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MIT-developed laser camera can take pictures around corners

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MIT Media Lab is developing a new camera that can see around corners using a concept similar to a CAT scan.

MIT laser camera
MIT laser camera

No matter how many megapixels they might have, modern cameras have one fatal flaw — they can't take pictures around corners. Thankfully, Ramesh Raskar and his team at MIT's Media Lab are building something that can do just that. The team has developed a camera that uses lasers to gather images of objects hidden behind walls, which it can then use to construct a 3D model.

The camera starts out by bouncing a laser impulse off of a visible wall so that its scattered photons reach the hidden object obscured behind other walls. It then records the time it takes the photons to come back to it, and this process is repeated 60 times with each laser fired at a different position. An image is recorded each time and an algorithm is then used to turn the images into a 3D model of what's hidden — it's a process that Raskar describes as similar to what's used during CAT scans. Currently it takes a few minutes to generate the model, but the team is hoping to speed that up to around 10 seconds in the future.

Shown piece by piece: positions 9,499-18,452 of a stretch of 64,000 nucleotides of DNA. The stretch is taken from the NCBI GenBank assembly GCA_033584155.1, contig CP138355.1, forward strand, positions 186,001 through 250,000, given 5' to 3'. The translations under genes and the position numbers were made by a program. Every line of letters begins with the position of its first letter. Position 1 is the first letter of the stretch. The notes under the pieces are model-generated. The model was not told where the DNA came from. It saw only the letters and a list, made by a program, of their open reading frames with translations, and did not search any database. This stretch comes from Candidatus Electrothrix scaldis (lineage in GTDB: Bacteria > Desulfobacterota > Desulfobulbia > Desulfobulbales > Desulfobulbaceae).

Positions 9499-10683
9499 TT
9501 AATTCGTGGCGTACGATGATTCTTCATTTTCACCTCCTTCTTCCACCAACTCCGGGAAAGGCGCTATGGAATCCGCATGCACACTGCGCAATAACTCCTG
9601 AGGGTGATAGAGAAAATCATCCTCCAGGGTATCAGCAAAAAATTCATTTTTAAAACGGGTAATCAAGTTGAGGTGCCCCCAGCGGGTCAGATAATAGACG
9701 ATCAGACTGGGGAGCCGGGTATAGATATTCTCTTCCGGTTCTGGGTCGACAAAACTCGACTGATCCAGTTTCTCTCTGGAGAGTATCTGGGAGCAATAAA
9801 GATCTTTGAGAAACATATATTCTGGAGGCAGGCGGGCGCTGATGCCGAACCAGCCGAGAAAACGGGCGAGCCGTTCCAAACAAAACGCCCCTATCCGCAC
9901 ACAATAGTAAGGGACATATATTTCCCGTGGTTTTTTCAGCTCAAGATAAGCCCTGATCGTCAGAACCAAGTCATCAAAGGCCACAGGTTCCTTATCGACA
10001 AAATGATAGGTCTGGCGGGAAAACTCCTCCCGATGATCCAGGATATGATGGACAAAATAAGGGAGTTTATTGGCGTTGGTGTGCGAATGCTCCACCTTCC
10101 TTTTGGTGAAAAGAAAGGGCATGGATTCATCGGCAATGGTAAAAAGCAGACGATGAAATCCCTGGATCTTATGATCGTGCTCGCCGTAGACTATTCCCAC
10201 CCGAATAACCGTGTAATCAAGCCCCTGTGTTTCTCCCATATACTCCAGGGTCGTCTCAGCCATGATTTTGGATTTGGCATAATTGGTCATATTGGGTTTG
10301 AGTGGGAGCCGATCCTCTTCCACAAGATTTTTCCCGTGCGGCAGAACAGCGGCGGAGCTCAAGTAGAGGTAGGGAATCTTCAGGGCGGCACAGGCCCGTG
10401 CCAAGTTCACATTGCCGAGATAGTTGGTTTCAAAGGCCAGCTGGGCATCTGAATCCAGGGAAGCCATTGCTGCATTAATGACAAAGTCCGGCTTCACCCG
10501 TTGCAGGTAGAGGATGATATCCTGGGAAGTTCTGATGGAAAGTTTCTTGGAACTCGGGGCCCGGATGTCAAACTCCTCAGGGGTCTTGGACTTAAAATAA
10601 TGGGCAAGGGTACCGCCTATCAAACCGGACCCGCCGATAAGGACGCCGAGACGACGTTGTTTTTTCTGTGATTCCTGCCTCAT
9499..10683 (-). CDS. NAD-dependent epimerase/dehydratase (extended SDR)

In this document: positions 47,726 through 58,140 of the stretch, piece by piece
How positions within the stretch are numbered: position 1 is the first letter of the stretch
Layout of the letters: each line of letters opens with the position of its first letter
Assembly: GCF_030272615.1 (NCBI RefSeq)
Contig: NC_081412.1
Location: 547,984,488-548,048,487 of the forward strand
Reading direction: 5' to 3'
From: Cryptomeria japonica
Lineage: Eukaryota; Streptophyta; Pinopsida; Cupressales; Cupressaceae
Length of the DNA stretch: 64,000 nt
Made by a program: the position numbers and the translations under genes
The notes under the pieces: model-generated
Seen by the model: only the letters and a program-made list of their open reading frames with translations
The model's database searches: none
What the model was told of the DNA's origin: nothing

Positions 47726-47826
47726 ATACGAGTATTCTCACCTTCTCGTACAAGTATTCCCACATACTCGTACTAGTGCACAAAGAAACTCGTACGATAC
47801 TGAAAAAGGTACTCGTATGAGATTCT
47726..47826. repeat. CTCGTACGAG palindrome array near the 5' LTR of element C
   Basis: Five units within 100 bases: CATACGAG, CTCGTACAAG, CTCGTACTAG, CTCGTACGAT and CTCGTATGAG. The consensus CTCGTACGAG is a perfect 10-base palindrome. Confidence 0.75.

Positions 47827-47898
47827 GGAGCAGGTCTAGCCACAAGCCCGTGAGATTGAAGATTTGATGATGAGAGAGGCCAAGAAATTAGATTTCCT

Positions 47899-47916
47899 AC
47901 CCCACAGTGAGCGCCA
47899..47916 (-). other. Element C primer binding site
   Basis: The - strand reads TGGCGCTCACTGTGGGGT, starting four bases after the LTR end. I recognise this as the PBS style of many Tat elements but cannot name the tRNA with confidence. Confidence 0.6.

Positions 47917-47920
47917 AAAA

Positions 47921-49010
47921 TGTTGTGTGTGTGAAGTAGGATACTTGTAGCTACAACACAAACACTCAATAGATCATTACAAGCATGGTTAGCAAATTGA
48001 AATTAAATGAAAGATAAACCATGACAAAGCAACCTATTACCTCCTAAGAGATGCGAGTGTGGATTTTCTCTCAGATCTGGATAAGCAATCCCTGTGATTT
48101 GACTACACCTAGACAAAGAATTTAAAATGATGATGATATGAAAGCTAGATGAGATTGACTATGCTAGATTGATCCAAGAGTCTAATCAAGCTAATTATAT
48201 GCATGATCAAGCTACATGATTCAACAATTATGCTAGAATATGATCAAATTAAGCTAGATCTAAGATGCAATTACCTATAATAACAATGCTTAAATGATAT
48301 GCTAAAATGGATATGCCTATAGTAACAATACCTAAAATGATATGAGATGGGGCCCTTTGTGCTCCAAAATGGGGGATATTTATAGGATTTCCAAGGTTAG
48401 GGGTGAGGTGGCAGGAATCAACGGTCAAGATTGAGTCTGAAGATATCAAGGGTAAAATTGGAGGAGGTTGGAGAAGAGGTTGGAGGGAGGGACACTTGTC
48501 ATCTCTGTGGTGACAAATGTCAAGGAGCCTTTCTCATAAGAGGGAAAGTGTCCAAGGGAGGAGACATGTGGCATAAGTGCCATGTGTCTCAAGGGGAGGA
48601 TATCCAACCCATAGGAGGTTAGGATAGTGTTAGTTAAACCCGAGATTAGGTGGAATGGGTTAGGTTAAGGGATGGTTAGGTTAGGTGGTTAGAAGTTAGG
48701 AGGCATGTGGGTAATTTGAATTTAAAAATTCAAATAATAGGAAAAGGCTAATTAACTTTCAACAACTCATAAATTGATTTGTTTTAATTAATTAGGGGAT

While the laser camera might not replace your Cyber-shot anytime soon, the team sees it eventually being used to photograph dangerous and inaccessible areas, like the inside of a machine full of moving parts.